But why am I writing all this today, twenty years later? Because it is teacher’s day today, and though a bit late, more than eighteen years after his death, I must formally thank one of the most unusual teachers in my life – my first editor, my mentor, Anil Agarwal – who transformed a young I-know-nothing-about-journalism woman into a field reporter.
It would not be incorrect to say the initial one month of my new job was pure chaos, and I was almost sure I would not survive more than six months (It’s a different matter that I went on to work there for a dozen years).
The much-awaited publication, State of India’s Environment – The Citizens’ Fifth Report, commonly known as SOE, was getting finalised and everyone in the office looked like a zombie. I joined that category soon when one cold January morning, I was called to Anil ji’s chamber.
Casually, but confidently, he told me: “Here is the SOE’s draft chapter on air pollution. You have to reference it.” I had just about recovered from the volley of statistics questions thrown at me during the job interview in the same room; and now to be told to reference a chapter (which looked like some forty to fifty A-4 size pages) for a book! I wasn’t sure if I wanted to cry or run away. Or both.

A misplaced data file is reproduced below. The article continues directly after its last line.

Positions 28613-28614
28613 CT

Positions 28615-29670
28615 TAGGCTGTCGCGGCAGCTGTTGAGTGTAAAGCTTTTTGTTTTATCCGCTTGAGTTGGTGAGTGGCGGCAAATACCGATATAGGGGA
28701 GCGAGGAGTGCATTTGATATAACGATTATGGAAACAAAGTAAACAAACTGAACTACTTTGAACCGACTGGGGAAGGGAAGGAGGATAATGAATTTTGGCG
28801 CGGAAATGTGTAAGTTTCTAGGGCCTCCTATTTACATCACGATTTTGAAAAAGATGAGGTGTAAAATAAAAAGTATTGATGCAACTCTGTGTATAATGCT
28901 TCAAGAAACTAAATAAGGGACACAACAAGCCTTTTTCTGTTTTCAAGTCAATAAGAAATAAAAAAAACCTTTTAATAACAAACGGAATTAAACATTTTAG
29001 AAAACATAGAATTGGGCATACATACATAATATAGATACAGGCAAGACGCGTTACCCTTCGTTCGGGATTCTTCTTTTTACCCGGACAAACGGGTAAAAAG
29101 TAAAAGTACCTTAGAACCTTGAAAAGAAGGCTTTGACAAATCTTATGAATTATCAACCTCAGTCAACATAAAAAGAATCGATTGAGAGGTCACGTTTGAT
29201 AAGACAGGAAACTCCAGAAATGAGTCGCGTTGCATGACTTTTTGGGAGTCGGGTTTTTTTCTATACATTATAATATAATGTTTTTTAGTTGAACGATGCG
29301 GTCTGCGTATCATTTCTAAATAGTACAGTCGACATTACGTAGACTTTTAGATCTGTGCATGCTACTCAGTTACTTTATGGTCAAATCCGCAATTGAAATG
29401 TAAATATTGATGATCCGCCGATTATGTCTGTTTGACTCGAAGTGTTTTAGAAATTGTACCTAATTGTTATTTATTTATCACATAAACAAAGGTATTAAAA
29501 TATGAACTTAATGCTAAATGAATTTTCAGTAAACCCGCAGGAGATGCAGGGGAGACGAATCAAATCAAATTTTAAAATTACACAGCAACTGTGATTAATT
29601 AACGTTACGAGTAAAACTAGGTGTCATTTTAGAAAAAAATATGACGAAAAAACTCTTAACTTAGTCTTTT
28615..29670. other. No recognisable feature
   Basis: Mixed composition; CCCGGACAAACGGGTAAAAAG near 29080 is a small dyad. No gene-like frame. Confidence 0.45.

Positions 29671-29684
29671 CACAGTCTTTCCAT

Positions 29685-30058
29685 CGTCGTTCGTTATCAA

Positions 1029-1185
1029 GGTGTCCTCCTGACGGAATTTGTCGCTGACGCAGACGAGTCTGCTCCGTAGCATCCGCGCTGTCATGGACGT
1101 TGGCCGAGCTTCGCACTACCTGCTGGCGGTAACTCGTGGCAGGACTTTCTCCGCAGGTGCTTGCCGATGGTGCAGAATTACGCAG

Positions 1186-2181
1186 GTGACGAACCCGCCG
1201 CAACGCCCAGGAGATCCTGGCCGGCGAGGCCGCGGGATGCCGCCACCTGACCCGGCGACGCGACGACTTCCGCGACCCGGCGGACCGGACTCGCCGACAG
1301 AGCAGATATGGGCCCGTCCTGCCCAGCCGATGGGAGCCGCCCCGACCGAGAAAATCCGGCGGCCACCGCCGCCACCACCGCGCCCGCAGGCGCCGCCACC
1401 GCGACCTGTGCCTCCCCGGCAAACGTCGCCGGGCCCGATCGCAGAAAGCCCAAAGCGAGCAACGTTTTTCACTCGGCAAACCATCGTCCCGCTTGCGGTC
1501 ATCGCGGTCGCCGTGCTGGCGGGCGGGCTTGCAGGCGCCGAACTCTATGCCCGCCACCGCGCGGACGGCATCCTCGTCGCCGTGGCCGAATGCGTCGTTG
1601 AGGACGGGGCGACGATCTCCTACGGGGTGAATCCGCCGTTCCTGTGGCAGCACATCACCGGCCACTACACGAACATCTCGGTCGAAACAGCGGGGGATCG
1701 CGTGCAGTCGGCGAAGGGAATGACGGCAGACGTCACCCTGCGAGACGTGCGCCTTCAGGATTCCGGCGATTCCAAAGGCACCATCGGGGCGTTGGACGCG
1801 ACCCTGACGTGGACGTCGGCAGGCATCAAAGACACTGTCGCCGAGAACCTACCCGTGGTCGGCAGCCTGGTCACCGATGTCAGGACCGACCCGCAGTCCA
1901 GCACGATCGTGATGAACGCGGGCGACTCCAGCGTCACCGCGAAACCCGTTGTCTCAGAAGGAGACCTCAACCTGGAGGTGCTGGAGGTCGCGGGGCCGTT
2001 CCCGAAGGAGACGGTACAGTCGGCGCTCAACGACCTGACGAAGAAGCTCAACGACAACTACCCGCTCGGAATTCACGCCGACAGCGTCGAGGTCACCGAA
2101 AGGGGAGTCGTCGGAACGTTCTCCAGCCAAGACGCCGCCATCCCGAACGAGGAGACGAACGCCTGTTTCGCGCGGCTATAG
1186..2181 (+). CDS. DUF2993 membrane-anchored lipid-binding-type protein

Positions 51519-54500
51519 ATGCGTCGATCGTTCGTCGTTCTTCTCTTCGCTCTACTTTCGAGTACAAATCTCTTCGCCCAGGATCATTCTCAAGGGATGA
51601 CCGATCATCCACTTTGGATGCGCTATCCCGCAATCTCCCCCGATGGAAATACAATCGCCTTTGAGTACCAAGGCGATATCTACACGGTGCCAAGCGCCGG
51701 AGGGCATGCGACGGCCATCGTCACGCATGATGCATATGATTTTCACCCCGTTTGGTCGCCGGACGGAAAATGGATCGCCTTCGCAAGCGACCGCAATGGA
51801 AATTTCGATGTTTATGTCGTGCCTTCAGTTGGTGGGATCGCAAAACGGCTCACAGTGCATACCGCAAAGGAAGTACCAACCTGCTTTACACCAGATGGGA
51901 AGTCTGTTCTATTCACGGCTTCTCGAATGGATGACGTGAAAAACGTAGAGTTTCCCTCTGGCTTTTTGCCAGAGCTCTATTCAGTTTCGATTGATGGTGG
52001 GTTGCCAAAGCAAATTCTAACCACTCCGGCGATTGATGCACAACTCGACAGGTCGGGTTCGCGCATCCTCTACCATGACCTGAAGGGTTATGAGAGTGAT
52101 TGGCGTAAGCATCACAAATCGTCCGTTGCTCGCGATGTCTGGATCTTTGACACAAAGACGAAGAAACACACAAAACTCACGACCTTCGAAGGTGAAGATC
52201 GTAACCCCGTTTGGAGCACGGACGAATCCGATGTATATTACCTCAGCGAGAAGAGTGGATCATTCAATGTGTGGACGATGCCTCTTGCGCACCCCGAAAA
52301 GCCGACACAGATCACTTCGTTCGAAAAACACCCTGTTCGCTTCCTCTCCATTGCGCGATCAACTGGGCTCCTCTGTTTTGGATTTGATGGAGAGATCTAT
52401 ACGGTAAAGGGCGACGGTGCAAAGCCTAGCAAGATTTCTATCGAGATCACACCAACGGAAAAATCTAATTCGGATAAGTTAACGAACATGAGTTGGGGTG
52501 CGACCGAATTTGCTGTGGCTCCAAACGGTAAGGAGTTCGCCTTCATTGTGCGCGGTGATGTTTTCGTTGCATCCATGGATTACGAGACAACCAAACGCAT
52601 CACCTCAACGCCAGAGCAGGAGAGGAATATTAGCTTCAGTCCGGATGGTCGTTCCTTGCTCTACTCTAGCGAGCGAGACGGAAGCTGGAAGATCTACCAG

I looked around and there were heaps of books, journals and magazines all around his room. Not to miss bunches of stapled papers lying on the table and chairs, with yellow stick-on notes. Walking around his room without tripping over books could be a sport, I thought!
Anil ji figured I was confused. He added to the confusion by saying: “Here is the heap of books on air pollution. All your references to the draft chapter lie in these books.” I felt as if an asteroid had struck me.
To make me comfortable, he cleared some books and papers from the small table behind his desk and chair, and told me to sit there and get cracking with the references. He never asked me if I knew what referencing a chapter was (which, of course, I did not know), he simply showed full confidence that I could do it and that I would do it. It was only later, after working a few months with him, that I realised that that was his way of teaching, teaching all the young people who joined his organisation.